Editor's note: "Jaime's China" is a weekly column about Chinese society and politics. Jaime FlorCruz has lived and worked in China since 1971. He studied Chinese history at Peking University (1977-81) and served as TIME Magazine's Beijing correspondent and bureau chief (1982-2000).
Beijing, China (CNN) -- As the Communist Party of China (CPC) celebrates the 90th anniversary of its founding, party officials are pledging to continue the fight against corruption.
"Anyone who is corrupt, no matter who is involved, will be resolutely investigated to the very end," said Wu Yuliang, deputy secretary of the CPC Central Commission for Discipline Inspection, the party's anti-corruption body.
As the CPC enters the 21st century, it will "comprehensively tackle corruption from both its roots and symptoms, combining punishment with prevention," Wu added.
It's a daunting task.
Despite repeated campaigns to stamp out corruption, it remains rife and is one of the most incendiary sources of public anger.
"(Corruption) is so entrenched that honest officials are now part of a minority that risks being left behind," wrote the Economic Observer, a Chinese-language paper. "It is a system where corruption is the rule rather than the exception."
Rampant corruption, officials say, is an unintended consequence of change. "We're in the midst of major socioeconomic transformation," said Wu, the anti-corruption official. "We are at a stage where corruption is frequent and prone to happen."
"In the centrally planned economy," retired official Tang Wenjun said, "there was no market and the government officials could not sell or buy much of anything." Now, it's different. Corruption thrives, he says, in part because opportunities have expanded.
China's GDP per capita, adjusted by purchasing power parity, reached $7,517 in 2010, according to the International Monetary Fund. That's up from $250 in 1980.
The economic boom and the general rise in prosperity have made bureaucrats increasingly greedy.
The result is corruption on a scale more pervasive than the founders of the Communist Party could ever have imagined.
Graft and corruption includes nepotism, accepting bribes and kickbacks, lavish spending of public funds, and laundering of profits and public money overseas.
Official abuse extends to all levels of officialdom, in and outside the party.
A sampling of recent scandals:
• Liu Zhijun, sacked last February as China's railways minister, is now under investigation for corruption, according to Xinhua, the official news agency.
• Huang Guangyu, the founder of home appliance retailer GOME, remains detained on charges of insider trading and stock manipulation.
• Huang Songyou, former vice president of China's Supreme People's Court, was jailed for life, convicted of taking bribes totaling over $500,000.
• Chen Tonghai, the former head of oil giant Sinopec, was given a death sentence, later converted to life in prison, in 2009 after being convicted of taking nearly 200 million yuan (nearly $30 million) in bribes.
• Li Peiying, former president of the Capital Airports Holding Company, was executed in August 2009 after he was convicted of receiving 26.61 million yuan ($4.1 million) in bribes.
• Kang Rixin, former head of the China National Nuclear Corporation, was sentenced to life last year for taking almost $1 million in bribes between 2004 and 2009 when he was general manager of the huge state-owned company.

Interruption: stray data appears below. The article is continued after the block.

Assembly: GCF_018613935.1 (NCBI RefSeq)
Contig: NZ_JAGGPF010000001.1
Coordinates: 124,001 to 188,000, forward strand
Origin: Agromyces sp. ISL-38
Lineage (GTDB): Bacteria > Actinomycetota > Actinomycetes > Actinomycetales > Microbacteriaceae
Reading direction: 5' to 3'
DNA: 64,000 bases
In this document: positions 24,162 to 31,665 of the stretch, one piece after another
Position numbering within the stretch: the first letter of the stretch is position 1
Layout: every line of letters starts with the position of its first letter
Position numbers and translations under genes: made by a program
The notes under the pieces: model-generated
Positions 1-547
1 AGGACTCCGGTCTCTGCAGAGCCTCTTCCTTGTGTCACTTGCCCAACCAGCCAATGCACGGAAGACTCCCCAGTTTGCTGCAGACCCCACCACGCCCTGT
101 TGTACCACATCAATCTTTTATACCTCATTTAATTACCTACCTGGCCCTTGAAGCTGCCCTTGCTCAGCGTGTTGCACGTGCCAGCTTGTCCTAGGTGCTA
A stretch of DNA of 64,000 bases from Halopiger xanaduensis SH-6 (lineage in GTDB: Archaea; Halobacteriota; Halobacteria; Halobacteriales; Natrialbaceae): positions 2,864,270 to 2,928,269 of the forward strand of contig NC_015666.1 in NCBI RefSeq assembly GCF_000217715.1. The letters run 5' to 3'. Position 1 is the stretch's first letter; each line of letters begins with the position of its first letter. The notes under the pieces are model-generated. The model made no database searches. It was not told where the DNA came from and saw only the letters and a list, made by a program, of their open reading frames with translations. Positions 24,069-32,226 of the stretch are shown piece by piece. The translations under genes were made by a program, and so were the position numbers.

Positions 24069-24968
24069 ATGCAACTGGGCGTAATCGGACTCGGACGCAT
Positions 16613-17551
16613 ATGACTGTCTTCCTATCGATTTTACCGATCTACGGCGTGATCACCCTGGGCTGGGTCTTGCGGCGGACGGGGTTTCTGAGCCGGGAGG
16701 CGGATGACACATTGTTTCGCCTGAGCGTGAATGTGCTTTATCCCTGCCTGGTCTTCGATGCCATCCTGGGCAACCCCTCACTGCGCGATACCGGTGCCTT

Kang, a former member of the policy-making CPC central committee, is thought to be the most senior CPC official to be investigated and punished since a former Shanghai mayor and party chief, Chen Liangyu, was sentenced to 18 years for bribery.
With most of the populace suffering from rising inflation, complaining of the gap between the rich and the poor and worrying about their economic future, resentment of corruption is high.
One popular saying in Beijing puts it bluntly: "If the Party executes every official for corruption, it will overdo a little; but if the Party executes every other official for corruption, it cannot go wrong."
A public opinion survey conducted by Horizon Research Consultancy last year cites corruption as the worst problem tarnishing China's image.
In response to the public outcry, the CPC is vowing to sniff out corrupt officials. Wu says his anti-graft group last year investigated 139,621 cases of malfeasance and punished 146,517 people. Of those cases, 5,373 have been referred to the courts for criminal persecution.
Chinese Premier Wen Jiabao, speaking this week to a group of party members, pledged to give top priority to the anti-corruption drive. "Each party member and cadre must abide by the law, be cautious and prudent and practice self-discipline."
The press, aided by netizens, has been working zealously to expose the corruption cases. Internet users have set up websites designed to help blow the whistle.
Public relations consultant Chen Hong started a website -- www.ibribery.com -- allowing visitors to anonymously post their experiences of bribing officials. Some netizens exposed officials who demanded cars and villas, police officers who asked for cash incentives to not issue traffic tickets and doctors who wanted money to ensure safe surgical procedures.
His site drew 200,000 unique visitors in two weeks, but censors have started to block access to his site. Worried that he was courting trouble, Chen closed it down last week, hoping to apply for a license and restart his site.
Meantime, other netizens have set up copycat sites like www.522phone.com and www.wohuixingle.info vowing to out corrupt officials.
Anti-corruption official Wu Yuliang acknowledges the role of the netizens and general public -- with a caveat.
"We hope the authorities will supervise the internet," he says. "We hope they can guide the netizens, so they will air opinion through legal means, and the information they reveal are accurate and reliable."